A period of lockdown seems the ideal time to clear out cupboards and drawers. It is a job that I hate but I always get a sense of satisfaction knowing that I have thrown away things I no longer need and created some order to help me find the things I do need. It must be four or five years ago that I last went meticulously through all of my personal belongings to do a clear out. Since then, I have emptied my parents’ home and so more things have found their way into the eaves of my house, to sort out later. The trouble is, later never comes and every time I open certain doors, everything comes tumbling out.
Clearing the home of a person who has died or is moving permanently into a care home brings into sharp focus the amount of stuff we acquire in a lifetime, most of which we do not need. It is of course much easier to decide what to throw out and what to keep when we are doing this for someone else. We hang onto things because of the memories associated with them because we might one day need this thing, or just because letting go is hard.
As I look in dismay at the disorder of my once organised drawers, cupboards, and the eaves of my house, I cannot help but draw an analogy with the clutter of thoughts that cram my head. Just as physical clutter creates visual stress, mind clutter creates emotional and mental stress. We cannot find what is important because it is lost in our jumble of thoughts. Sometimes we need to declutter the mind so that we have more clarity over what is important to us and can work on letting go of the thoughts that no longer serve us.
Let’s start with the surface clutter: the to-do list, and the distraction of social media. The thoughts that have us darting our attention from one thing to another and achieving very little. Call it our sock drawer!
Make a list of what needs to be done, break it down into tasks for the months, weeks, and days. I have a marketing plan for my novels. There is so much I want to achieve that I have a to-do list that realistically will take months if not years. Every time I find a marketing tip, something that I should do to promote sales, I add it to my long list. Then, I prioritise for the month setting an achievable goal. Each week, I work towards this goal, breaking down the steps. My desk diary has tasks for each day. I stick to this. Every time I think of something else I should/could do, I add it to the long list and return my focus to that day’s tasks. Before I established this discipline, my mind was like a bluebottle buzzing from one thought to another never settling long enough to complete anything.
Socks paired and sorted – time to tackle the knicker drawer. Social media can rob us of time and drain our energy unless we create some order. I turn off notifications when I am working so that I am not distracted by pings and messages. I love spending time chatting with Twitter and Facebook friends but I try to set boundaries around the time spent on this. Scheduling tweets for the week using Buffer helps. Also, a system such as Tweet deck. When I am being very focused I set a timer and interact on Twitter from Tweet deck where I can be intentional in the way that I network. I also indulge in a bit of chatter when relaxing, but I recognise that I am making this choice over other relaxation activities so that it does not become a habit.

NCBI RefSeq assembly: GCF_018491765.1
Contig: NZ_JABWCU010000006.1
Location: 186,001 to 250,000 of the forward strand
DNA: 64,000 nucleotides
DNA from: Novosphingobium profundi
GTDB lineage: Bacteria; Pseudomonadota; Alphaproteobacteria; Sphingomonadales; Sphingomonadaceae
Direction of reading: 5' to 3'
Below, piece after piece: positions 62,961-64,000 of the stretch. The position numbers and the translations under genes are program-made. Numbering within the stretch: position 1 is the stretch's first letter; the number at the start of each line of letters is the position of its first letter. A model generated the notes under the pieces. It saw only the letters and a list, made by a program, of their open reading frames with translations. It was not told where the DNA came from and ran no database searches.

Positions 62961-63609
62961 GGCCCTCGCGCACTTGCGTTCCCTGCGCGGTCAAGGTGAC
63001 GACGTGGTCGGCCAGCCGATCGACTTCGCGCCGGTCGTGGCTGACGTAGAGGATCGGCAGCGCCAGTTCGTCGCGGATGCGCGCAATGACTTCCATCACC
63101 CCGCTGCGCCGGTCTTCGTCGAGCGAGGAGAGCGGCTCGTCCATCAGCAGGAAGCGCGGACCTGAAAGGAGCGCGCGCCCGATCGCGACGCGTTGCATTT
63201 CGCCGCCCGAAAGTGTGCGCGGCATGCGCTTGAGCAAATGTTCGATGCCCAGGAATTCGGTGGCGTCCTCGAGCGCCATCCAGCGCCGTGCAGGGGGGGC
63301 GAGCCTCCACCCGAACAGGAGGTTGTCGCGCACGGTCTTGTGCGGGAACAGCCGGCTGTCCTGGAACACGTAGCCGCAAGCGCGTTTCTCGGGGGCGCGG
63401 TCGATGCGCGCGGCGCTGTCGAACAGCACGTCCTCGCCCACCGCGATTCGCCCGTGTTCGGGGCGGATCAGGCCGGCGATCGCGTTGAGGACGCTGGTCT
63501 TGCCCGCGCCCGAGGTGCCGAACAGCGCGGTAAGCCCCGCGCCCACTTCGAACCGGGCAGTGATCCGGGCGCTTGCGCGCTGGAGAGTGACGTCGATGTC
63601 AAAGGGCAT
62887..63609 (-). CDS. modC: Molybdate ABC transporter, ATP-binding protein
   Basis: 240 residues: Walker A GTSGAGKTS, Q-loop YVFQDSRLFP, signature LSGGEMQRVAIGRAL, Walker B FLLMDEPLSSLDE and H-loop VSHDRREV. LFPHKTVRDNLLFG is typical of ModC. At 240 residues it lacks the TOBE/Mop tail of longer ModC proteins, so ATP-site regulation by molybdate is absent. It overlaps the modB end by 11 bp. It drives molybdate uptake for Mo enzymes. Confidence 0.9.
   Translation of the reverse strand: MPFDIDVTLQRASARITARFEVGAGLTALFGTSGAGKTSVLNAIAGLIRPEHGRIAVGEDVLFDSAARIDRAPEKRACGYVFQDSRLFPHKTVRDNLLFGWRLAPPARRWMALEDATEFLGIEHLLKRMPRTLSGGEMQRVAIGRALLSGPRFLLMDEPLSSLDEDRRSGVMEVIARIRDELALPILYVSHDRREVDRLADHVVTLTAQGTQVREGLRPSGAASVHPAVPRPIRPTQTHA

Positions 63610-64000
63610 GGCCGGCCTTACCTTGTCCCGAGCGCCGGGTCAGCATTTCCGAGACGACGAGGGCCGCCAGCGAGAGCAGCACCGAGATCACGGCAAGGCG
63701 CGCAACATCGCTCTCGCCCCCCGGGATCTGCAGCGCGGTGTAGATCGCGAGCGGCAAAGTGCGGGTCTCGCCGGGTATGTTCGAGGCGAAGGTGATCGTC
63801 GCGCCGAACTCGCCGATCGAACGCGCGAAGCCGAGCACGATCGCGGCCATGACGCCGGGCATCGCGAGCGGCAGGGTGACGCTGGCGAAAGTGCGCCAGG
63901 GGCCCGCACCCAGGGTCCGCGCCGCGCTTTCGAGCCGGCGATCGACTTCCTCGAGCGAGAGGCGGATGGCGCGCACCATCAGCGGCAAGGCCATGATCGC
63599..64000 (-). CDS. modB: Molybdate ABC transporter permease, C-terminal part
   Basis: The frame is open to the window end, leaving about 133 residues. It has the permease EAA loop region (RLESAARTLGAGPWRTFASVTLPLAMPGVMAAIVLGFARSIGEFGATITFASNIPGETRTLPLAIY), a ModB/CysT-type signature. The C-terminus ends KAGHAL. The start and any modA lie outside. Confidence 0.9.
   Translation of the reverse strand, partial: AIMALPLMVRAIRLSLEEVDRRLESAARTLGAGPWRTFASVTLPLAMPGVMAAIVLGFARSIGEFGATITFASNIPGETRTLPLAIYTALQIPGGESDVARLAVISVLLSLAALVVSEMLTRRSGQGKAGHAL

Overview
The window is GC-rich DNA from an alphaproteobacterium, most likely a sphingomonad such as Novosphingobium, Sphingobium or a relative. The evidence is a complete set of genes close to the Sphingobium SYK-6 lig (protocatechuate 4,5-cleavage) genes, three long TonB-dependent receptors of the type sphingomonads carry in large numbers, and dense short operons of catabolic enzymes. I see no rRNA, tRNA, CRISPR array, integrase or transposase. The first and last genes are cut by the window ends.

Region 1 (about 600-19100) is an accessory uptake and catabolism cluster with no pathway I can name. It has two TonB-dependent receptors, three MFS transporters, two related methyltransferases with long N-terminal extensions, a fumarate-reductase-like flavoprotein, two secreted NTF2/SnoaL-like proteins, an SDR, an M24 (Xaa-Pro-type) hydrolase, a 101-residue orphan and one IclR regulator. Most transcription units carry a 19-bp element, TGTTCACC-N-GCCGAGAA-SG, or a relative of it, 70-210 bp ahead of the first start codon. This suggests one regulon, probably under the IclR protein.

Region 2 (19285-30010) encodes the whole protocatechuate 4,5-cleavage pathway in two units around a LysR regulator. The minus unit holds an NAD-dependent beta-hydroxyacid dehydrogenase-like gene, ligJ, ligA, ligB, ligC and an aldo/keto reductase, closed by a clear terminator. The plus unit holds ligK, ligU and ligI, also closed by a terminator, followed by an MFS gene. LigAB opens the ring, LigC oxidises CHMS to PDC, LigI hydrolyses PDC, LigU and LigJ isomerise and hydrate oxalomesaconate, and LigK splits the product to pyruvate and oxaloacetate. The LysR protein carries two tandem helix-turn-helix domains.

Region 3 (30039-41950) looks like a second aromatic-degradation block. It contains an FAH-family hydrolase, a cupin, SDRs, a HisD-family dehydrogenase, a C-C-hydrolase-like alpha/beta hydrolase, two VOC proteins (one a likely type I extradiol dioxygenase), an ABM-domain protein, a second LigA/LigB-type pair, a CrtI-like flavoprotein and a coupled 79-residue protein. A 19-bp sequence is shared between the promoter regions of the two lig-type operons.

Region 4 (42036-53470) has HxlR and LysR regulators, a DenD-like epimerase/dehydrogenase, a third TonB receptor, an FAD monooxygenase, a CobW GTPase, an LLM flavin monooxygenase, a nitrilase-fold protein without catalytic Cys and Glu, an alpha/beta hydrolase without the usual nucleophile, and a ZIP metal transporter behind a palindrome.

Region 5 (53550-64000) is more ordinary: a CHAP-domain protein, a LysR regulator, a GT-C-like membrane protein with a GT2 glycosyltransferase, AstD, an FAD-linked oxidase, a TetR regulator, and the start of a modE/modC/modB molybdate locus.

Sorting out our drawers is the easy part. Now, we will go a bit deeper and tackle the cupboards. Open the door and thoughts come tumbling out. The constant chatter that replays past events finding fault, and worries about the future. The to-ing and fro-ing from past to future leaves us feeling giddy and ungrounded. We need to be mindful of the present, to still our mind. Exercise helps as we focus on our breath and become aware of the physical sensations in our body. Being close to nature is also good. If you practice mindfulness meditation for a few minutes each day you will soon take back control of these troublesome thoughts.
Now, into the eaves of the house. Maybe you have an attic or basement. It’s where you have stored long-held beliefs and memories. Part of you knows that they are there, waiting for your attention – much like the treasures I brought back from my parents’ house. The thoughts that we feel an attachment to and are reluctant to let go of. Maybe it is a childhood memory. A past hurt or grievance. Or a negative belief about ourselves. Sorting through these thoughts needs time and care. Let’s take one of these thoughts at a time. We will sit quietly where we are comfortable, safe, and cannot be disturbed and then lovingly unwrap the thought. Why have we held onto it for so long? Is it serving us or holding us back? Maybe we thought we would need it one day; how else would we remember not to make the same mistake again? If it is time to let that thought go, do so with compassion for yourself. Meditation has helped me to discover these thoughts and to let them go. I have found Tara Brach’s talks and meditations particularly helpful.
Decluttering the mind is an important part of self-care. Just as our homes can become disorganised, so can our minds. When we spring clean our home, we throw away what we no longer need, and tidy the things that are important to us so that they are easy to find. We feel energised and more in control. The same is true when we manage our thoughts.